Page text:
Some of the top causes of death amongst Americans are related to lifestyle. The good news is that the risk of heart disease, cancer, respiratory illness and stroke can all be reduced with lifestyle changes.
Research suggests that the United States spends well over $7,000 per person per year on healthcare, more than twice the average of many other countries. Yet, the average life expectancy in the United States is far below many other nations that spend less on healthcare each year.
Here are four lifestyle changes to improve your health and help prevent disease.
1. Stop smoking.
Tobacco use is the single most avoidable cause of disease, disability, and death in the United States. Although we all know the detrimental effects that smoking has on our bodies, one in five Americans still smokes. The health benefits of quitting smoking are numerous, and many are experienced rapidly. According to the Centers for Disease Control, within 2 weeks to 3 months after quitting, heart attack risk begins to drop and lung function begins to improve. One year after quitting, excess risk for heart disease is reduced by half, and 10 years after quitting, the lung cancer death rate is about half that of a current smoker. Fifteen years after quitting, an ex-smoker’s risk for heart disease is about the same as that of a lifelong nonsmoker.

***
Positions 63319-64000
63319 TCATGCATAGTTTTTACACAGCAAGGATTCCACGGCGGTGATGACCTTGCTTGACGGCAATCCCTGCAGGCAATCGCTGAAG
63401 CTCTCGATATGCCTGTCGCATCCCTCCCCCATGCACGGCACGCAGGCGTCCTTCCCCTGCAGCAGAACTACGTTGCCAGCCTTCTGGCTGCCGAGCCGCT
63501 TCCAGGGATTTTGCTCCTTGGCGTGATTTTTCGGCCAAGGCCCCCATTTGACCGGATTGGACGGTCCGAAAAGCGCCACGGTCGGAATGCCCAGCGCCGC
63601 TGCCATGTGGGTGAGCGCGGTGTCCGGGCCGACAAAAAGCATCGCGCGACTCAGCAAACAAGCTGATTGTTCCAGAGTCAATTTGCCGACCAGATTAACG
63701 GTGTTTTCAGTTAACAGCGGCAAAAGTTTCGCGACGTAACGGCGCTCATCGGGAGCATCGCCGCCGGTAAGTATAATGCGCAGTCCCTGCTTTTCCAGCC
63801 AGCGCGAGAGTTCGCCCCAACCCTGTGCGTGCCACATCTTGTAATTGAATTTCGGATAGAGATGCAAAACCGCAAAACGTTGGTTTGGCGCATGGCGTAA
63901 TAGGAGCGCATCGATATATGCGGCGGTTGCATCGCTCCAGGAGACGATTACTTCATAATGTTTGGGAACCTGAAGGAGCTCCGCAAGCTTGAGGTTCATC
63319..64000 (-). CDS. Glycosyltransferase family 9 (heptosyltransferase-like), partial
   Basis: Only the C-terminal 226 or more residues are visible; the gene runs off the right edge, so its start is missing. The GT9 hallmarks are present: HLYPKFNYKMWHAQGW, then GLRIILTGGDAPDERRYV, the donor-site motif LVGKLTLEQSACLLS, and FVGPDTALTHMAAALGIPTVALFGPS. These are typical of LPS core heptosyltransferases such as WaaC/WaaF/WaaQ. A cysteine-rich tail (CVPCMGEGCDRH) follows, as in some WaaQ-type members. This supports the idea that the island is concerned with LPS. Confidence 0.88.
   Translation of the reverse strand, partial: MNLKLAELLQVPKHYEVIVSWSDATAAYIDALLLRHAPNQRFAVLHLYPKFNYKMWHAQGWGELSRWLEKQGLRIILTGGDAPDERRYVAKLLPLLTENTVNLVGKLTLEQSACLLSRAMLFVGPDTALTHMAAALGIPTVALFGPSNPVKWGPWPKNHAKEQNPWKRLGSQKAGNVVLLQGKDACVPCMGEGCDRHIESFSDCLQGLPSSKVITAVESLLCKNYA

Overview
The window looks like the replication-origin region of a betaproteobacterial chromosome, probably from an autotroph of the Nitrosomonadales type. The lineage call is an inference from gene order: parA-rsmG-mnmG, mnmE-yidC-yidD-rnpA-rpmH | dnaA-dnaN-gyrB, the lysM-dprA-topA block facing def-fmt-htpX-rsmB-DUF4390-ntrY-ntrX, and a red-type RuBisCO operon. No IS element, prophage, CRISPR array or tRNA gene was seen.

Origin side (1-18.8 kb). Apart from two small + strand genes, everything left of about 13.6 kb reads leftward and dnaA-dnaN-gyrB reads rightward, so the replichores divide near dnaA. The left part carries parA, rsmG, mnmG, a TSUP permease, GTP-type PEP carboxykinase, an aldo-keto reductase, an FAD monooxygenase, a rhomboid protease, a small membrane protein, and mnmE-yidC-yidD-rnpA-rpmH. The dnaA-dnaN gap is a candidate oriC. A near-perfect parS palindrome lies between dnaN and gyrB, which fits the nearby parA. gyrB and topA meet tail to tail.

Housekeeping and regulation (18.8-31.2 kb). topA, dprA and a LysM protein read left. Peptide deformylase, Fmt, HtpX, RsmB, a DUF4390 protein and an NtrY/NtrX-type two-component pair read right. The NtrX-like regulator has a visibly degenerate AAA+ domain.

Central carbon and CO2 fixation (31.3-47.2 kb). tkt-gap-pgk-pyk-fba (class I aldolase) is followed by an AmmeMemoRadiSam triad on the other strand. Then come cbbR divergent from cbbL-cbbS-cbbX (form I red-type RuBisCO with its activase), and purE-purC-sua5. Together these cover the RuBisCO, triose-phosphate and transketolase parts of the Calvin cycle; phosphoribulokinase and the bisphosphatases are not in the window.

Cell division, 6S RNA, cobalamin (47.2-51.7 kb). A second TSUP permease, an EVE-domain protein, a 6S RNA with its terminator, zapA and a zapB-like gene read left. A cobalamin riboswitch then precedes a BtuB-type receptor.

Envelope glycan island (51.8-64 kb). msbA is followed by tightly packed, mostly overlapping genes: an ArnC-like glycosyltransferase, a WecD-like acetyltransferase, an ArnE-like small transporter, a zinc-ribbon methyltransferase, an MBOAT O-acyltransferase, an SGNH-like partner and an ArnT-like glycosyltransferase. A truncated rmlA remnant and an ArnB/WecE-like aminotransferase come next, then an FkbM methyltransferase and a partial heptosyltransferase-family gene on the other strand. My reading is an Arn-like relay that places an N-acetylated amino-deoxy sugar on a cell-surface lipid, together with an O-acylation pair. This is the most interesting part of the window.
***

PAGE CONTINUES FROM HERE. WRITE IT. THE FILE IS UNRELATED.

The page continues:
2. Cut down on drinking.
Although there may be benefits to a glass of wine or a pint of beer, excessive drinking is the U.S.'s third leading lifestyle-related cause of death and is associated
with a wide range of health and social problems, including acute myocardial infarction, liver failure, unintended pregnancy, and violence.
3. Get moving.
Regular physical activity is one of the most important things a person can do to stay healthy. Not only will physical activity increase one’s chances of living longer – it can also help control weight; reduce risks for cardiovascular disease, type 2 diabetes, metabolic syndrome, and some cancers; strengthen bones and muscles; improve mental health and mood; and improve ability to do daily activities and prevent falls among older adults.
4. Lose excess weight.
This may be the most difficult, but good nutrition and maintaining a healthy weight can help lower risk for many chronic diseases including heart disease, stroke, some cancers, diabetes, and osteoporosis. Increased consumption of fruits and vegetables helps reduce the risk for heart disease and certain cancers, as well.
If you would like help with any of these lifestyle changes, we offer nutritional counseling with naturopathic doctors, herbalists and nutritionists. To book a consultation, please click here
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